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For When the Veil Drops Paperback – October 18, 2012
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Top customer reviews
From “724” I went on to read “The Persistence of Frondu,” a story that took an odd happening and turned it into a difficult to express but extremely relatable feeling. Deciding that I should stand up and take my coat off at the very least before reading more I put the book down.
Later, in a cozy and quiet moment, I reread “724” and was struck by the expressive nature of certain phrases and the feelings that they generated. I moved on to “A Coat that Fell” and “Nothing Bad Has Ever Happened Here” wondering how the authors were going to pack an entire story into so few pages. Upon completing Michael Wehunt’s story, I actually threw the book down as if something would jump from its pages and get me. When I recovered myself, I read A. A. Garrison’s story, which didn’t help my nerves. It was disturbing for a whole new set of reasons.
Every evening I looked forward to sitting down with a new set of stories by a new set of authors and have enjoyed the experience. I also very much enjoyed the Post-scripts and Author Bios section allowing me to get to know these creative minds a little better.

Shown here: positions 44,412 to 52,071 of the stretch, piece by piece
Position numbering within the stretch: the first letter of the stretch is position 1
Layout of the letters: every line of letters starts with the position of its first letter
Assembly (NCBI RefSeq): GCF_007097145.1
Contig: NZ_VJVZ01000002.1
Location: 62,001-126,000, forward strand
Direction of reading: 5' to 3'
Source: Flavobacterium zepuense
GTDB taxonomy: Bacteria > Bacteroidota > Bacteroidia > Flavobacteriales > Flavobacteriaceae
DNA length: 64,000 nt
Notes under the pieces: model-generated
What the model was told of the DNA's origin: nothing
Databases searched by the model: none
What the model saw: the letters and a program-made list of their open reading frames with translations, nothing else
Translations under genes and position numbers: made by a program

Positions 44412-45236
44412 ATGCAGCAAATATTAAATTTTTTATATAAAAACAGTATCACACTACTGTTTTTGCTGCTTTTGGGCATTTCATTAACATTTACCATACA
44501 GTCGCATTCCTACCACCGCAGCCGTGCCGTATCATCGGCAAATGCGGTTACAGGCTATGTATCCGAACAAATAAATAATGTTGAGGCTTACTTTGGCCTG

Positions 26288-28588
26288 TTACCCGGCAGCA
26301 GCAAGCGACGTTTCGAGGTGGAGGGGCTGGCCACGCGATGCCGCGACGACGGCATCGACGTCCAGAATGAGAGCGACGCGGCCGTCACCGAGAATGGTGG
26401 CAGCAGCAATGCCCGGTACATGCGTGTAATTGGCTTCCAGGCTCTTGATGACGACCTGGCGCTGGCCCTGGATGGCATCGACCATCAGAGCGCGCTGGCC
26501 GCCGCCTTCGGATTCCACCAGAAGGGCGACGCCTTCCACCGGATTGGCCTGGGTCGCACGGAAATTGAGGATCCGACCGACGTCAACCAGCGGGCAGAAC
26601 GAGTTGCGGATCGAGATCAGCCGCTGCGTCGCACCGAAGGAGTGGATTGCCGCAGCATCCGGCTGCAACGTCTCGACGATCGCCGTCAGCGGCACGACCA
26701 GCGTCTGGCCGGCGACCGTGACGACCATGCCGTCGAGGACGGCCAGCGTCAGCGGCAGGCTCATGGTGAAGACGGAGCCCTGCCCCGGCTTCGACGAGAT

Paul L. Bates' "St Mollusks," Doug Murano's "The Chopping Block," and Michael Wehunt's "A Coat that Fell," stuck with me even after I put the book down. Wehunt's, in particular, left me uncomfortable in my own head. I mean, you trust the people you love, but there's always that small, unreasonable part of you that will wonder what they REALLY get up to when you're not around.
All told, "For When the Veil Drops," is a good, if disturbing read, and a worthy successor to Hammatschen's "You Shall Never Know Security."